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How U.S. schools proved Jonas Salk’s polio vaccine was safe

In 1954, 1.3 million kids participated in a nationwide test that helped end one of the 20th century’s scariest threats.

How U.S. schools proved Jonas Salk’s polio vaccine was safe
[Photo: H. Armstrong Roberts/ClassicStock/Getty Images]
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When the U.S. Food and Drug Administration authorized the use of Pfizer and Moderna’s COVID-19 vaccines last December—a year after the coronavirus was first identified in Wuhan, China—it was a dramatic piece of good news after one of the most disruptive years the country has ever experienced.

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Now consider the thrill people felt in April 1955 when Dr. Jonas Salk’s new polio vaccine was officially declared to be “safe, effective, and potent.” That came more than 60 years after the first known polio outbreak in the U.S., which took place in rural Rutland County, Vermont in 1894. It killed 18—mostly children below the age of 12–and left 123 permanently paralyzed.

From there, polio became an enduring, mysterious scourge. In 1916, it hit New York City, killing 2,343 out of a total of 6,000 nationwide that year. In the 1940s and early 1950s, the number of incidents in the U.S. grew eightfold, reaching 37 per 100,000 population by 1952. The fact that children were most susceptible to the disease made it only more terrifying.

The Salk vaccine was approved only after going through the largest clinical trial in history. Rather than being a government project, this test was overseen and paid for by a nonprofit organization founded by President Franklin D. Roosevelt in 1938: The National Foundation for Infantile Paralysis, better known as the March of Dimes. (Roosevelt himself had contracted polio at the unusually advanced age of 39.) More than 1.3 million children participated; some got either the vaccine, which required three shots over a five-week period, or a placebo, while others underwent observation for polio.

The only logical way to reach so many children was through schools. The result was an unprecedented national effort built atop public-education infrastructure. In the spring of 1954, school boards, principals, teachers, school nurses, and even PTAs all joined the cause, along with volunteers such as “classroom mothers.”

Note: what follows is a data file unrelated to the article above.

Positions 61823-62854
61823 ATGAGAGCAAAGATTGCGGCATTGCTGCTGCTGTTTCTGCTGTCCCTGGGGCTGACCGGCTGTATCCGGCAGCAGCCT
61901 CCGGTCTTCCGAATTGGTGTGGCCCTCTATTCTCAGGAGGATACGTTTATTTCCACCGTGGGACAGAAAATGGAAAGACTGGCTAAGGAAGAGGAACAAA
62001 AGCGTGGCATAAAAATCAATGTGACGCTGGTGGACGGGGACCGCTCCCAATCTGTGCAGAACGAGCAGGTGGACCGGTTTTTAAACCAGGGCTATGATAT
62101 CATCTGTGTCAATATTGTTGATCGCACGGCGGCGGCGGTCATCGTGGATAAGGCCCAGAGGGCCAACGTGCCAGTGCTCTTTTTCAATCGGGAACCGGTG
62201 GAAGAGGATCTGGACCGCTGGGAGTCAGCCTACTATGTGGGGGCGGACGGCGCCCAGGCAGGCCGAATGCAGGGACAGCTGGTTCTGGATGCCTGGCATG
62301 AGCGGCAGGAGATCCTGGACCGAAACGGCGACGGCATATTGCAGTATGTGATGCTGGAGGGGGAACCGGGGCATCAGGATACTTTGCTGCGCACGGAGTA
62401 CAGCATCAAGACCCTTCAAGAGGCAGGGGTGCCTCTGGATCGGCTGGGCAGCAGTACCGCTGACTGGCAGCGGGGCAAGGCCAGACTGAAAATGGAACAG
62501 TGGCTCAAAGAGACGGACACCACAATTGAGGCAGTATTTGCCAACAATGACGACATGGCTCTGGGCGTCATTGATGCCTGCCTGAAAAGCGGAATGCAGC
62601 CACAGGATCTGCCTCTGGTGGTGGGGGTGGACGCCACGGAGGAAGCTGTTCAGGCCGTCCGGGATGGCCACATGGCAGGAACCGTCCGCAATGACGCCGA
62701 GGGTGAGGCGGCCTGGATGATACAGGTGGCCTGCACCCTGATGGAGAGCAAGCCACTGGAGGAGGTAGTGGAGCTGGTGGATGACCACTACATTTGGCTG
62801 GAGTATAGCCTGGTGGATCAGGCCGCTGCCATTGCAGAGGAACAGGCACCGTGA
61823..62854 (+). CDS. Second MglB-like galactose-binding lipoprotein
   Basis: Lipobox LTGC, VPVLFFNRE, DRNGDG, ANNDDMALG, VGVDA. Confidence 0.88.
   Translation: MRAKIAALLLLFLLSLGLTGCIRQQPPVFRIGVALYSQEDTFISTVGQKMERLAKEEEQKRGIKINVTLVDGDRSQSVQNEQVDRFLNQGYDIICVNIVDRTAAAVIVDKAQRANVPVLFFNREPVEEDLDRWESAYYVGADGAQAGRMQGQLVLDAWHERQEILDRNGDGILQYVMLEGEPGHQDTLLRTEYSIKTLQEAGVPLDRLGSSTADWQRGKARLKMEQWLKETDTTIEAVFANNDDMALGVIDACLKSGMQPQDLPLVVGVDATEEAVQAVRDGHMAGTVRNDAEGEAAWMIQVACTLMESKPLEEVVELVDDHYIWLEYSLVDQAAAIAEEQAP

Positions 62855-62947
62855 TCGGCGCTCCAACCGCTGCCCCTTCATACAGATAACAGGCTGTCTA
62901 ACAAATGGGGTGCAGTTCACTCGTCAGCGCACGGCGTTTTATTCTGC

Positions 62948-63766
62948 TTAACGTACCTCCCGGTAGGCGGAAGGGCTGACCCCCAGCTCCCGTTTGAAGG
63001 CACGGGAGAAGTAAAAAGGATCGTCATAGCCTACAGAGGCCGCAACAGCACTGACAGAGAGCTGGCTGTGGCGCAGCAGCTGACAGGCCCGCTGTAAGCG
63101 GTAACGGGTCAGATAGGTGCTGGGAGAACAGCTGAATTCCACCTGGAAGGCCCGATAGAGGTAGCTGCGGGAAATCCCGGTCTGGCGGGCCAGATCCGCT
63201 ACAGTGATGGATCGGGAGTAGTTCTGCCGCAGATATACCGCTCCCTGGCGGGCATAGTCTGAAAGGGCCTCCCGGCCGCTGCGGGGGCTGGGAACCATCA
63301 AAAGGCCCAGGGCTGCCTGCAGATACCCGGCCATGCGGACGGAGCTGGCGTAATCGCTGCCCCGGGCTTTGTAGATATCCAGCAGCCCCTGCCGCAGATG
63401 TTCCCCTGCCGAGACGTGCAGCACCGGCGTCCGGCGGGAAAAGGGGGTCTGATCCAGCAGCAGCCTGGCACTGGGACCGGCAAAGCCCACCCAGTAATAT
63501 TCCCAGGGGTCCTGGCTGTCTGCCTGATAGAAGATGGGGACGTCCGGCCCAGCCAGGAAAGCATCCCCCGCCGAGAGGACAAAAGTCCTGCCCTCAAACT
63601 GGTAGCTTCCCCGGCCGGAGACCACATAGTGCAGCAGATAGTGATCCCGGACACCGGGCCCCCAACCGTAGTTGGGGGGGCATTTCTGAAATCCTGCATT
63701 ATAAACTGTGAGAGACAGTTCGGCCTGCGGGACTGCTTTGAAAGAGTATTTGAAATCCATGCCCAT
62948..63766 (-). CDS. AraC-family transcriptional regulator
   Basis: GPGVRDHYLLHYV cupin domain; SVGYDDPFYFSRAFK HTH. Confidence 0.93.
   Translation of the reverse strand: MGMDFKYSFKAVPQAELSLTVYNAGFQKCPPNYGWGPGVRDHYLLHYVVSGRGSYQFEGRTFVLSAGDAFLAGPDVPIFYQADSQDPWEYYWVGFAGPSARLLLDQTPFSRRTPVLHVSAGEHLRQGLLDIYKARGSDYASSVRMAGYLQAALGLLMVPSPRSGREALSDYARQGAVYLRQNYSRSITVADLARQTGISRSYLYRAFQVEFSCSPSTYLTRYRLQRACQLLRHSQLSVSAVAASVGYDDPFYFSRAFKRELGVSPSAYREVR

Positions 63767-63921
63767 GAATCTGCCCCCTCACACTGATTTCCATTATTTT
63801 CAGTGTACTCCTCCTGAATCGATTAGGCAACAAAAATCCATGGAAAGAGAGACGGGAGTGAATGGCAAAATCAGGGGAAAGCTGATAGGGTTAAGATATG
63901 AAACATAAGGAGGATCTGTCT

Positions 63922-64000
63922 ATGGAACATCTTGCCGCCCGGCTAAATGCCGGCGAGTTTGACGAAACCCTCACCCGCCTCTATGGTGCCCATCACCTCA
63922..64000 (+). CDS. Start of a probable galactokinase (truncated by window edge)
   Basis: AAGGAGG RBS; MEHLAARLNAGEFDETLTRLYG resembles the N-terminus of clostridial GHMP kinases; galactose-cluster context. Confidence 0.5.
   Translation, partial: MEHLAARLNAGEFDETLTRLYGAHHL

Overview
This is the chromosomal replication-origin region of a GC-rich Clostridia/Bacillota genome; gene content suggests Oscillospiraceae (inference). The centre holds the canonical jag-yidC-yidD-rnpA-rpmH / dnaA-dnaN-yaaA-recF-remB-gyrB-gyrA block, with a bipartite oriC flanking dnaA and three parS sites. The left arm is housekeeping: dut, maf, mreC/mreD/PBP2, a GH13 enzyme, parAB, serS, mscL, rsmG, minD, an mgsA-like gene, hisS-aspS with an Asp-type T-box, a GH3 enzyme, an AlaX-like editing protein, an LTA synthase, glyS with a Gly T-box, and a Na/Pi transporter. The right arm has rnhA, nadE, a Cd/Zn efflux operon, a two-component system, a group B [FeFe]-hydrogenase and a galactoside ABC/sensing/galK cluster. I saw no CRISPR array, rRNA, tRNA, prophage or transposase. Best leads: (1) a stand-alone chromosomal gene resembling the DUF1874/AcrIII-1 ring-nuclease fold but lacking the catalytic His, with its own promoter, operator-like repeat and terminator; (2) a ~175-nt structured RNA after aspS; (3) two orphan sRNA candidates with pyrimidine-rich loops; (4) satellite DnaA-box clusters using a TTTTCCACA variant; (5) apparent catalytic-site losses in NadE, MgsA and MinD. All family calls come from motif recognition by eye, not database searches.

Of course, schools had long played a role in the U.S. health system, including administering vaccines for illnesses such as smallpox and diphtheria. But nothing prepared them for the polio trial, which involved not a vaccine already known to be safe and effective but one still in the process of being validated. David M. Oshinsky, author of Polio: An American Story, quoted the March of Dimes’s Melvin Glasser as saying that the organization concluded that the undertaking required the cooperation of 14,000 principals and 50,000 teachers.

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This highly coordinated undertaking was a wildly successful, critical step in the war against polio. Today, with news that a study has shown Pfizer’s COVID-19 vaccine to be 100% effective for kids 12 to 15—and evidence that a meaningful minority of parents are still hesitant about allowing their children to be vaccinated—it’s worth revisiting what went so right 67 years ago.

Getting school systems on board

For the March of Dimes and others involved in launching the polio vaccine trial, step one was securing the approval of the local officials who oversaw the schools whose students would take part. Such educators tended to see participation as an act of patriotism as much as a medical experiment. In pledging its support, for instance, Lincoln, Nebraska’s Board of Education and school administration called the trial “a unique educational opportunity” and declared that it would “bring to our children not only greater understanding of the nation’s fight against this disease, but will add to their sense of personal pride and accomplishment. In this respect, it can be a very real factor in the development of good citizenship.”